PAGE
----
The natural touch: alternative sun protection products

Protecting your skin from the sun shouldn’t mean exposing it to a whole host of harsh chemicals, which can be found in many traditional sunscreens. As the summer heats up, it’s time to consider more natural alternatives to the mainstream sun protection products you find on the shelves.

It goes without saying that we should avoid sunburn and the health risks associated with excessive exposure to the sun’s radiation, including skin ageing and discolouration, and ultimately skin cancer. So it’s important to stock up on sunscreen for holidays and hot days. Yet, according to a University of California study, these creams contain potentially harmful compounds that can be damaging when absorbed into the skin. When shopping for conventional sunscreens, look out for products free of oxybenzone and retinyl palmitate – these chemicals may block UVB and UVA rays but research suggests they can also effect hormones and release free radicals.

Natural sun protection products, or mineral sunscreens, create a physical barrier between your skin and UVA and UVB rays, and usually contain zinc and titanium dioxide. Unlike chemical creams, mineral sunscreens are effective from the moment they’re applied because the block works on the surface of the skin to reflect ultraviolet radiation rather than relying on chemical reactions to absorb it.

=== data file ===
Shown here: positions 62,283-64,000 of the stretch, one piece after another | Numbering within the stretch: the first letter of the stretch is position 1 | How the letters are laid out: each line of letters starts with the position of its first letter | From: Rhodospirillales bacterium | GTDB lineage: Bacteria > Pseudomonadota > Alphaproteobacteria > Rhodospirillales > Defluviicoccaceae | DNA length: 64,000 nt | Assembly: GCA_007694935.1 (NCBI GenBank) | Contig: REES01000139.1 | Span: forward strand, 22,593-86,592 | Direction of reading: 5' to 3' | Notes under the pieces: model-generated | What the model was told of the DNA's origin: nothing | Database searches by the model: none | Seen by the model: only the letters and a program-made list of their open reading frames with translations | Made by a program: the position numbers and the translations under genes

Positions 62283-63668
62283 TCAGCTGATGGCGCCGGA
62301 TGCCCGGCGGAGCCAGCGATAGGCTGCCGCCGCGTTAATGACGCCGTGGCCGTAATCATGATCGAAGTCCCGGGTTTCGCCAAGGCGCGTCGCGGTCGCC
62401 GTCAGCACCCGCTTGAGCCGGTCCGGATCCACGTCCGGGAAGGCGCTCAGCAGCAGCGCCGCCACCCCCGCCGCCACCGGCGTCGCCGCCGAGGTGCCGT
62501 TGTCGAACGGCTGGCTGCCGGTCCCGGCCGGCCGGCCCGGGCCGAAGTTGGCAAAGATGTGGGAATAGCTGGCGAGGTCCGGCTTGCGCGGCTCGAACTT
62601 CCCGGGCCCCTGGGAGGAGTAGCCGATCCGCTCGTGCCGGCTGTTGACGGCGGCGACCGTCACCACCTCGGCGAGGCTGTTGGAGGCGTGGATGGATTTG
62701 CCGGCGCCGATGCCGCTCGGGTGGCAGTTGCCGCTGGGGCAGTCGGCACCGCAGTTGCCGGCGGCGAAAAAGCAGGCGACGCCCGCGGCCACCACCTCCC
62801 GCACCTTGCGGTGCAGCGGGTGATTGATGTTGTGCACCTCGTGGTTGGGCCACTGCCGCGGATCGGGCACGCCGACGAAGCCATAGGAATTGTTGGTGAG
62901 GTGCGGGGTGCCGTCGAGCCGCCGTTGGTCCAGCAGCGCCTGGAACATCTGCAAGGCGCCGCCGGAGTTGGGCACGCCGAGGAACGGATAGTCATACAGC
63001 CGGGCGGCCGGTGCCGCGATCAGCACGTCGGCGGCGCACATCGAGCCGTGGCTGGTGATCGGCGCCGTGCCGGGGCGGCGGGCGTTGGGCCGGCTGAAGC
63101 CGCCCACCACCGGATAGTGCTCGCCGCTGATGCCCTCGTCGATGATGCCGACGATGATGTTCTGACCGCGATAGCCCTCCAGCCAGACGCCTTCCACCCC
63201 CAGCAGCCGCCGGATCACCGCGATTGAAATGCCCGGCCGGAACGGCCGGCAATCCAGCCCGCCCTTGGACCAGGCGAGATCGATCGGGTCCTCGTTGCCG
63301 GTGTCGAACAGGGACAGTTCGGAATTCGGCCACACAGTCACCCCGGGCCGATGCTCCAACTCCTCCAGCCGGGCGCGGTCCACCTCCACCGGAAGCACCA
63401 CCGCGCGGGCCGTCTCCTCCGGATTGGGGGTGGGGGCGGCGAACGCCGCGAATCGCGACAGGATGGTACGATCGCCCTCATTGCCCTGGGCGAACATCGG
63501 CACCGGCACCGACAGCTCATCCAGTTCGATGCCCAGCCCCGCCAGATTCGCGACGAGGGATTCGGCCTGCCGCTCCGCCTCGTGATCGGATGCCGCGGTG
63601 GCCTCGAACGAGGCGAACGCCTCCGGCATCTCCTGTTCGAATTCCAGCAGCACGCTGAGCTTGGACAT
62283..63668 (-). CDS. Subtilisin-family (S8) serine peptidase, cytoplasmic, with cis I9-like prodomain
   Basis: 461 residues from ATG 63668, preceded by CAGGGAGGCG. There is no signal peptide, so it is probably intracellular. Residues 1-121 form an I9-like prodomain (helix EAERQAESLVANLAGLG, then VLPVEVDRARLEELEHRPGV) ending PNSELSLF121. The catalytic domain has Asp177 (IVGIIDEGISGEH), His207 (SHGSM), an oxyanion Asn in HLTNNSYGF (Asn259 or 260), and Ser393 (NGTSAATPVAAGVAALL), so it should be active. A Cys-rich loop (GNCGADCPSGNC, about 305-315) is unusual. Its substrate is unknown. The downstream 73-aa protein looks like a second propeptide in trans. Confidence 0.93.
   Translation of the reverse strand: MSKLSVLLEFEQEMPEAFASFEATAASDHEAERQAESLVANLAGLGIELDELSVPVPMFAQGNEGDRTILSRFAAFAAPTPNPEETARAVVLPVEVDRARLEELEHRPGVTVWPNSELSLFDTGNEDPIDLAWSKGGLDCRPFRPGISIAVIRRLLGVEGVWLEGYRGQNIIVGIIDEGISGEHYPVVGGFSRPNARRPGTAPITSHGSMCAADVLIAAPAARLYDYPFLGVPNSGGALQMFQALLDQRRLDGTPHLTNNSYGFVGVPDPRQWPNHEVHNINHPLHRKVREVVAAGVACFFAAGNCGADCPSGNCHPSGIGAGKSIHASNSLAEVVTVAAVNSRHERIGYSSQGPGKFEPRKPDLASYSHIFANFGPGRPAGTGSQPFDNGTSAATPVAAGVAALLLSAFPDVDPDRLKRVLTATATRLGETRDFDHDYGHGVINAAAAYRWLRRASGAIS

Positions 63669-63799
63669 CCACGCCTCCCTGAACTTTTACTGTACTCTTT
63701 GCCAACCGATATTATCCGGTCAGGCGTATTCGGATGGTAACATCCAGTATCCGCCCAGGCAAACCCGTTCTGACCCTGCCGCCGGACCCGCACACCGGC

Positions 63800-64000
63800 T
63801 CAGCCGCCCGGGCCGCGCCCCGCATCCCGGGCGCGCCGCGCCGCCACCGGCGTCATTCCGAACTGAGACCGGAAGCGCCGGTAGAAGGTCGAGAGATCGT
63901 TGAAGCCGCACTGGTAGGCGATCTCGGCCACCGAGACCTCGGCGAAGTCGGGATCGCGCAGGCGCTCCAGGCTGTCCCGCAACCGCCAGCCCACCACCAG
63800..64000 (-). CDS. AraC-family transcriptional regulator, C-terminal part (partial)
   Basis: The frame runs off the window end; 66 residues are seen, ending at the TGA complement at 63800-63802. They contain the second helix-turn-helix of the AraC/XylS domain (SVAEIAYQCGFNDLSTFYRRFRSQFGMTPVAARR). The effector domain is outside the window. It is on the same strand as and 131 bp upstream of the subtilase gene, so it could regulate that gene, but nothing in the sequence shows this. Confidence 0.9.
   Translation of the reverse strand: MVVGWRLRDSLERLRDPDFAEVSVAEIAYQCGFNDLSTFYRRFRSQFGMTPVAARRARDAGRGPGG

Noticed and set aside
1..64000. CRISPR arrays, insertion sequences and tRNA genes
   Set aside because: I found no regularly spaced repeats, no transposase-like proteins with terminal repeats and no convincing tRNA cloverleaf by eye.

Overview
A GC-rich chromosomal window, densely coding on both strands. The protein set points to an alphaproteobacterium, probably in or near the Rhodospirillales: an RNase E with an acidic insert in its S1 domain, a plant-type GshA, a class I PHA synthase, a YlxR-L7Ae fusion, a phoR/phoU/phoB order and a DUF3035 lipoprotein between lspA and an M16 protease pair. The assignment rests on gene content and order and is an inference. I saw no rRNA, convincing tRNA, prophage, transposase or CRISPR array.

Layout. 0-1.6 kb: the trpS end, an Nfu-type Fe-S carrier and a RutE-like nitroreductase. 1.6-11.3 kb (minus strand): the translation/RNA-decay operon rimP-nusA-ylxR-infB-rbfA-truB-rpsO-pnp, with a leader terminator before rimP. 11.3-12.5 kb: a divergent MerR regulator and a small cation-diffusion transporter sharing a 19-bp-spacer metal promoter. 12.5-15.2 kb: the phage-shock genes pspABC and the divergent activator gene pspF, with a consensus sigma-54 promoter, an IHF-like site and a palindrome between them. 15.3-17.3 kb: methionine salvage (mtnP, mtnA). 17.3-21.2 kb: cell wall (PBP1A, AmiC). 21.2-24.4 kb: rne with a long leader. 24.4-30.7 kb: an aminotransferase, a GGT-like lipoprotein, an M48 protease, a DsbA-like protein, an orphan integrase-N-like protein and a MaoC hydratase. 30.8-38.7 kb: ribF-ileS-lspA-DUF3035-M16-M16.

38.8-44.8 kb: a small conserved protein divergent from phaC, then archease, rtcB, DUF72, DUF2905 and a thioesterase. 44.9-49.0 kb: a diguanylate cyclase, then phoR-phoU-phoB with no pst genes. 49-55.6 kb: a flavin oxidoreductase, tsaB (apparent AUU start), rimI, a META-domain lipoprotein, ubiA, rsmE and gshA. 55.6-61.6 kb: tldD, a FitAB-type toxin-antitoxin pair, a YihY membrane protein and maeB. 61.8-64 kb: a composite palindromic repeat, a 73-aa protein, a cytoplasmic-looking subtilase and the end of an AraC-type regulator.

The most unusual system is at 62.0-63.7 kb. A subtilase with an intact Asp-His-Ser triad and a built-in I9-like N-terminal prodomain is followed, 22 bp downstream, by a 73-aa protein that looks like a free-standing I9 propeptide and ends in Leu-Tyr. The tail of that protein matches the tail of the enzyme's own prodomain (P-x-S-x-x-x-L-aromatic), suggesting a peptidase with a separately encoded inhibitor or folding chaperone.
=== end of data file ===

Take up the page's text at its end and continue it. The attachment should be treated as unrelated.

When picking out your natural sunscreen, beware of falling for something just because it has the word ‘organic’ on the label – it may actually only contain up to 70% of organic ingredients. Natural sun protection products tend to be slightly thicker than their chemical counterparts, so may leave a white residue on the skin at first but this is a small price to pay for keeping your skin safe the natural way. It’s worth noting too that a cream claiming to be over SPF 50 isn't worth the hefty price tag, as 50 is the highest protection that can be guaranteed.

Whichever route you choose, it’s important to apply an ample amount of product every two hours while out in hot weather, and more frequently than that if you’re perspiring or swimming. A quick dollop in the morning just won’t do so keep a supply on you at all times.

Find more health and wellbeing advice on the GP blog Nutrition section